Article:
26. 26) Martin
    April 2, 2012 at 12:48 pm

    Great contribution,nice narrating, well imagined, congratulations for the best blog seen lately

  27. 27) Geary
    April 2, 2012 at 12:51 pm

    Now that was funny….. maybe one of the best April 1st pranks ever.

  28. 28) DeepC
    April 2, 2012 at 1:11 pm

    Awesome. You are a master of disguise. Would you like to act in our next movie?

  29. 29) tomas haran
    April 2, 2012 at 1:26 pm

    Great joke! I was about to sell a couple of my lenses!

  30. 30) B!
    April 2, 2012 at 1:45 pm

    I totally fell for it. Started thinking if the same will apply to a D4

  31. 31) Robby
    April 2, 2012 at 2:35 pm

    Fantastic! Well done!

    Had me all the way to the end!

    Boy was I regretting not getting my D800 order in quick believing the price was just set to go through the roof with this fab feature!

    Loved it! Thanks for the smiles!

  32. 32) Michel
    April 2, 2012 at 4:17 pm

    This is incredible, I believed the post, knowing that the Mansurovs’ site is a serious one, I never thought that this could be a joke ! Well done Nasim !

  33. 33) Will
    April 2, 2012 at 5:50 pm

    Very well done — LOL!!!!!

    (The 100 megaton explosions you heard were Canon discussion forums.)

  34. 34) jason
    April 2, 2012 at 8:56 pm

    BOOOOOOOOOOOO!!!!!!!!!!!! I woke my dad up to see this! SHAME!!!!!!! ;)

  35. 35) Vijayakumar
    April 2, 2012 at 9:15 pm

    Got carried away with the article. Thought of getting D800 at the earliest, before Nikon jacked up the price. Smart April Fool present. But later thought, how can the physical pixels be multiplied to 108.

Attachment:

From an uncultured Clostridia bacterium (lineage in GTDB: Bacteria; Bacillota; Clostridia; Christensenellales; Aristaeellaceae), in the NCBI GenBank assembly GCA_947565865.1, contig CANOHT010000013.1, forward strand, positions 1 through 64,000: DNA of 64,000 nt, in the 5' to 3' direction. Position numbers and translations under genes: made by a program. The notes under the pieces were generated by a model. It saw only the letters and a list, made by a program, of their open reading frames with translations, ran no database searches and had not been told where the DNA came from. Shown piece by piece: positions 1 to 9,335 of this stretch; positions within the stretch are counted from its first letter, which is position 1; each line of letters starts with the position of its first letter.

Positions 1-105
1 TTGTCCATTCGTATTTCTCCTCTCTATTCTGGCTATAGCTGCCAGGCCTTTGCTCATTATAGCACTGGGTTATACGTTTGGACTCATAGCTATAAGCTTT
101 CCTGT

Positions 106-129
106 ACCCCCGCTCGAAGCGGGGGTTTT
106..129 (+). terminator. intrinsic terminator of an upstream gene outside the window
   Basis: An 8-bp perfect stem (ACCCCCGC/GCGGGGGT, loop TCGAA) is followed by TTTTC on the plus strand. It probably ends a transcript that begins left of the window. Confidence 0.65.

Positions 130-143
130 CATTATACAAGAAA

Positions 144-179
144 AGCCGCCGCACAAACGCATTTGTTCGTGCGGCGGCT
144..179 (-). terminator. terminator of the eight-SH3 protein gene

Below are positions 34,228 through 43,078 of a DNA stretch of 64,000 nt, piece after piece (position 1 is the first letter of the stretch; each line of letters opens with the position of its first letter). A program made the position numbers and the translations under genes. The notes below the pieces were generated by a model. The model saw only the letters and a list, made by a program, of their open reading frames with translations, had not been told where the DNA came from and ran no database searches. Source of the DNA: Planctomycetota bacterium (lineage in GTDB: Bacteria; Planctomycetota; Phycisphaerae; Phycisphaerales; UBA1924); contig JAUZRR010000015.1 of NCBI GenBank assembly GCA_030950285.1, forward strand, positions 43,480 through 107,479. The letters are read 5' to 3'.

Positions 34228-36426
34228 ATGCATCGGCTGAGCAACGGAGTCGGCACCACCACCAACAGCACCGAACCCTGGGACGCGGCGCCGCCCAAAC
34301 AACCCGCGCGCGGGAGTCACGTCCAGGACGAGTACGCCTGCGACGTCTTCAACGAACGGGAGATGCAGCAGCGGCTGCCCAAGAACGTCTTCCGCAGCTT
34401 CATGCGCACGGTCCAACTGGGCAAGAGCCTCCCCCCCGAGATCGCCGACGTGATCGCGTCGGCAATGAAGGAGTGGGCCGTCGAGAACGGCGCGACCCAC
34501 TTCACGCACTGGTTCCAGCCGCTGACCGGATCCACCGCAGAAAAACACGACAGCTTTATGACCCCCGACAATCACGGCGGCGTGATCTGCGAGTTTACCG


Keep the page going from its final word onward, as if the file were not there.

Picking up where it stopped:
36. 36) Mahesh
    April 2, 2012 at 9:16 pm

    easter eggs … good job. i was just about to return my d700. :-)

  37. 37) vdeeb
    April 2, 2012 at 9:54 pm

    Kinda silly, because Nikon would just follow technology tradition and disable the features (and charge more), bit like the D800E.

  38. 38) Don White
    April 2, 2012 at 10:22 pm

    I’m thinking litigation here Bob, considering the amount of adrenaline I wasted this morning when I read your article. Then I read your comment and nearly flat-lined. I’ve never been so high and then so low in a matter of minutes in my entire life. I can only hope the remainder of April goes better. But watch out for Friday April 13th. I love your articles – REALLY!!!

  39. April 2, 2012 at 10:44 pm

    Thanks for all the kind and supportive comments (well, most of them!), everyone . I suspect the reason some thought this article seemed plausible was for the simple reason that the notion of enabling features on a subscription model has been in place for years in the software business. You can buy the “standard” versions of many software packages and then “enable” higher end features by paying an upgrade fee and getting an additional license key.

    The other aspect involving Easter eggs has been a reality ever since PCs first came onto the scene. Many people are familiar with programs that, either by design, or by accident, can operate differently than originally intended. Anyone in the software business knows this one!

    So it was not beyond belief that Nikon might have introduced a value-added feature that carried an additional fee, or that there might be some method of enabling the feature beyond installing an encryption key, which the manufacturer didn’t intend to provide.

    On a more serious note, I, and many others, would like to see camera manufacturers adopt more of this model in the future. It would be nice to think we could upgrade our cameras without having to sell them and buy new models someday. As more of a DSLR’s intelligence and capabilities shift from the mechanical area to software, this will likely become a reality. Someday, we may look back at this post and try to understand why someone would NOT take some parts of it seriously!